“Advice and Consent” – And What It Means for the High Court

By Chris Adams

The guidance from the U.S. Constitution is pretty slim: “. . . he shall nominate, and by and with the Advice and Consent of the Senate, shall appoint . . . Judges of the Supreme Court. . .”

From that, the White House and the U.S. Senate over 225 years have been grappling with how to place on the Supreme Court the justices who decide the nation’s thorniest issues.

In a session with National Press Foundation Paul Miller fellows, law professor Stephen Wermiel detailed the history of the court and its nomination process – something hot in the news as the Senate considered the nomination of Brett Kavanaugh. Wermiel teaches constitutional law at the American University Washington College of Law; he’s author of a biography on late Justice William J. Brennan Jr. – “Justice Brennan: Liberal Champion” (review, Amazon) – and also reported at The Wall Street Journal and The Boston Globe.

The very idea of protracted nomination fights is a relatively new phenomenon. In 1941, the nomination of James F. Byrnes of South Carolina was received in the morning and he was confirmed that afternoon.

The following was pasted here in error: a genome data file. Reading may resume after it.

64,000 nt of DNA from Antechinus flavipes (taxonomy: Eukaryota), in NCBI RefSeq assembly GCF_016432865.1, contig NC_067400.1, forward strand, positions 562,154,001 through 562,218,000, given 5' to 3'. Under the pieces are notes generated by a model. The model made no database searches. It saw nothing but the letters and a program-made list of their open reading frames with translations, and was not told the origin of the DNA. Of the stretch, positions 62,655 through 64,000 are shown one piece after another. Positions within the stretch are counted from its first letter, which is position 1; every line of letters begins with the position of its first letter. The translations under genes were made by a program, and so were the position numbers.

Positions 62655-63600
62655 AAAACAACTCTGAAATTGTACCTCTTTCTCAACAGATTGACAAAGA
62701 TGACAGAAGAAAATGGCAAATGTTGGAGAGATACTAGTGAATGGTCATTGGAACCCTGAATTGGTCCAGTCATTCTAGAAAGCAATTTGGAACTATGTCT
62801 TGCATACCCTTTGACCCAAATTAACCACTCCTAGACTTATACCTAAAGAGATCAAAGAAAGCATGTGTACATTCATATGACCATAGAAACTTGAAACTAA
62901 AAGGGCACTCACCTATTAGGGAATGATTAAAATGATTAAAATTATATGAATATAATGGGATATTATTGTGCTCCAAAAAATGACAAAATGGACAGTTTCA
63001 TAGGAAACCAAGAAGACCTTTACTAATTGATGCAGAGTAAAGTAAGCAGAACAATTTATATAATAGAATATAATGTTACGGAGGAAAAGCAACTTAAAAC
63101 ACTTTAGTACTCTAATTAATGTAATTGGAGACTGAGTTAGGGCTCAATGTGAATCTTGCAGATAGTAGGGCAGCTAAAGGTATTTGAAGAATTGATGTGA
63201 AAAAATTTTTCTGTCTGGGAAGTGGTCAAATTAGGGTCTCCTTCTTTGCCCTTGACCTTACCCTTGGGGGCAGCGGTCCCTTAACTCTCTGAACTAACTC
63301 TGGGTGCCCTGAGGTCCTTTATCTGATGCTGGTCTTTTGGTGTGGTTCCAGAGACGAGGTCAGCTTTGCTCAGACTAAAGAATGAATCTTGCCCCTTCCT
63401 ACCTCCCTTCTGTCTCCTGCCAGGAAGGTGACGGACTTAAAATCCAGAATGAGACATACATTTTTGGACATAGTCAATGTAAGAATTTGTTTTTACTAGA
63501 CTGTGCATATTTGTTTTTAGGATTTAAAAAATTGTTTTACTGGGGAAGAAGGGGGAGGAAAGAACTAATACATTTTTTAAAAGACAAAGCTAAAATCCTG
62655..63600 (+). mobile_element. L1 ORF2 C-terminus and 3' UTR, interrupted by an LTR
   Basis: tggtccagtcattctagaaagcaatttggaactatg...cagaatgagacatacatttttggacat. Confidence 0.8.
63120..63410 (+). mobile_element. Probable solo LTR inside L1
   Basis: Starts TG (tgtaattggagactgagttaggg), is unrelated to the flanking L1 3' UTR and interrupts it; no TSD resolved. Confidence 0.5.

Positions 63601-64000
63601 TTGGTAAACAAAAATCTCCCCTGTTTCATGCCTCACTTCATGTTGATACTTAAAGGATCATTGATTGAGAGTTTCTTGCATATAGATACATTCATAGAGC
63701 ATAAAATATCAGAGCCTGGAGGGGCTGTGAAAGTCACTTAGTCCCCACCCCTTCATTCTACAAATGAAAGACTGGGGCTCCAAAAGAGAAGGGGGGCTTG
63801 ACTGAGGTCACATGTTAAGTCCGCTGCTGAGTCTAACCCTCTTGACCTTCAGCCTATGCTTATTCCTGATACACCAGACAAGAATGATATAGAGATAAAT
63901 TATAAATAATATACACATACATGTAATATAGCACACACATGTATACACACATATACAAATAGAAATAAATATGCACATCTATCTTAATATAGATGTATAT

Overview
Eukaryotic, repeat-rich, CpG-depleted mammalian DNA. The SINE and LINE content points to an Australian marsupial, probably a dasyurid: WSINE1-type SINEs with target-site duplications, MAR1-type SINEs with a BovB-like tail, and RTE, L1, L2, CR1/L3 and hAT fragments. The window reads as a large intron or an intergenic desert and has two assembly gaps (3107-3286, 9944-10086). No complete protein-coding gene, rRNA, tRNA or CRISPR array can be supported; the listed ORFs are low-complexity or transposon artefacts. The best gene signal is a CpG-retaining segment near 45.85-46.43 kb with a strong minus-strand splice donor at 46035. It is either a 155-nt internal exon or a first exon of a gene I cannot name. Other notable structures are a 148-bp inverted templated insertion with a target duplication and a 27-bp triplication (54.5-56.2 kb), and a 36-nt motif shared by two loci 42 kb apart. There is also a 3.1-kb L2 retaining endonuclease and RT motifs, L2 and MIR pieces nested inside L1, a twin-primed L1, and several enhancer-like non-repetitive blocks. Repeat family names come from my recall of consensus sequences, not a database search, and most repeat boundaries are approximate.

“That’s almost impossible to comprehend now,” Wermiel said. Public hearings have only been the norm since 1949, he added.

Wermiel detailed the history of failed nominations, as well as the closest votes – and the fact that the votes have been getting closer and closer. The biggest turning point was the failed nomination of Robert Bork by President Ronald Reagan in 1987. It was a full-on political campaign on both sides.

“How many of you have seen television commercials about Judge Kavanaugh?” he asked the fellows. “Before the Bork nomination, that didn’t happen.”

He also talked about the sustained efforts by the administration of President Donald Trump and Senate Republicans to fill as many judgeships as possible on the federal courts below the Supreme Court.

Why is this so important? The Supreme Court last term decided 59 cases. Federal appeals courts during that time decided 30,000.

“The federal appeals courts have the last word on thousands of issues that don’t make it to the Supreme Court,” he said.

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